A 20 percent rate is a reasonable target for institutions, especially if risk-sharing payments are initially modest but risk increases with the degree of underpayment. Such a threshold reflects a trade-off between incentivizing improved performance against possible unintended consequences of an aggressive target. An alternative target of 15 percent, roughly corresponding to a 20-year time frame, would also be reasonable to consider. On the other hand, some have advocated for risk-sharing systems that, like the current CDR framework, only target the institutions with the most extreme repayment problems. A threshold of 0 percent, for instance, would affect only about 5 percent of institutions and is unlikely to be sufficient to deter negative outcomes or provide stronger incentives for most institutions. We counsel against such a policy.
Importantly, no adjustment to the rate should be made for whether a student has defaulted, entered into a hardship forbearance, or made reduced or no payments because of income-driven repayment plans. As a result, the repayment rate is difficult to manipulate or game—students pay or they do not. It is also more difficult to manipulate than other measures of loan repayment, like the fraction of borrowers who have paid back at least $1 of principal or default rates.
Loans that fail to perform early on are very likely to remain non-performing at Year 15. Unlike the current default-centered loan repayment system, accountability systems that prioritize loan repayment directly reflect taxpayer risk. The repayment rate is directly relevant to federal finances—it represents the repayment on loans offered by taxpayers. As we show in our Hamilton Project paper and sister National Bureau of Economic Research paper, a student’s repayment after five years is a strong indicator of where the loan will stand after fifteen years. Early and late loan outcomes are highly correlated—nearly 90 percent of loans that are performing 5 years after entering repayment will still be performing at Year 15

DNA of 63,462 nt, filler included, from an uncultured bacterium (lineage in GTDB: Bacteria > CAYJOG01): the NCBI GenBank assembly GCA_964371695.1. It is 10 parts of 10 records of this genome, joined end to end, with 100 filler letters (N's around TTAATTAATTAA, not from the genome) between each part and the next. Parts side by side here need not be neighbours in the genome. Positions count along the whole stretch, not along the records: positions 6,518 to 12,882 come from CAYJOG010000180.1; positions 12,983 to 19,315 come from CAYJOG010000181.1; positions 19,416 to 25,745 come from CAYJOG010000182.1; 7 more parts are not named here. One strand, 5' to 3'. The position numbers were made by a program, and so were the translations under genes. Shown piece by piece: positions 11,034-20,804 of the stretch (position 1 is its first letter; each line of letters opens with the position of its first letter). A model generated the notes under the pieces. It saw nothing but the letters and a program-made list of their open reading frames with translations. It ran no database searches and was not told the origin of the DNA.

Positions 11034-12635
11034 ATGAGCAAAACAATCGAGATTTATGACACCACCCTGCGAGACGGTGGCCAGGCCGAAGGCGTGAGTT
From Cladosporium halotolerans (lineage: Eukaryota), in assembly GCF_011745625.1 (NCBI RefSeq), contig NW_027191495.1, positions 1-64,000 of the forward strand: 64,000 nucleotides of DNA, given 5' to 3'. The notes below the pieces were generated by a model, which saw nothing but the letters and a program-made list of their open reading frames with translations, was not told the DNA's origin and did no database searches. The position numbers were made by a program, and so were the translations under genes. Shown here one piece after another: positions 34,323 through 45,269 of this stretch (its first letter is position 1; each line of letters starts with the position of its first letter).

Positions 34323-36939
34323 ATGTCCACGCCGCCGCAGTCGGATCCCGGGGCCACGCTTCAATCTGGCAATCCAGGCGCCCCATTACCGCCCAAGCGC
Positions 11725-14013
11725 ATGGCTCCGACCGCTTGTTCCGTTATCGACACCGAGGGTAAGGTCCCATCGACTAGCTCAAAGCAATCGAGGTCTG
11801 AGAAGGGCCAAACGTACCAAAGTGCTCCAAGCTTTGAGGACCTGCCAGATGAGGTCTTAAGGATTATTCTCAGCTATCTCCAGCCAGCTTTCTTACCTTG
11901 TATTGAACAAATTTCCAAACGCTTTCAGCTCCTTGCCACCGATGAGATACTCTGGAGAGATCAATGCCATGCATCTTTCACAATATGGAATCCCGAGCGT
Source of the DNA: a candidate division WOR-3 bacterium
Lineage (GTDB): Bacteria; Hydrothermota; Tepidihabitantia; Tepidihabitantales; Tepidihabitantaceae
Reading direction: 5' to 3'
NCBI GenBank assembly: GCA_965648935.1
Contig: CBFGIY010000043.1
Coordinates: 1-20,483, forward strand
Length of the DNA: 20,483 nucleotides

The repayment rate is also reflective of student outcomes. Even after accounting for the economic background of the students, schools with low repayment rates have higher cohort default rates, higher levels of debt relative to earnings, and worse post-college economic outcomes. For instance, students from families earning below $30,000 have about a 58 percent chance of earning at least $25,000 if they attend a school with an average repayment rate, compared to only a 45 percent chance at lower-repayment rate institutions. These outcomes are similarly apparent in loan-performance. At the worst repayment-rate schools, low-income students are very likely to default and struggle to repay their loans on time.
Incentives, targets, and obligations
For the proposal to protect taxpayers and effect meaningful change, accountability should entail a broad-based, gradual incentive structure. Incentives should be relevant to more than just a handful of schools but should not be draconian for those with only modest repayment problems. The figure below gives a sense of how different repayment rate targets would correspond to repayment periods: our proposed 20 percent repayment rate target is associated with repayment over about 15 years, while a 15 percent target would require closer to 20 years.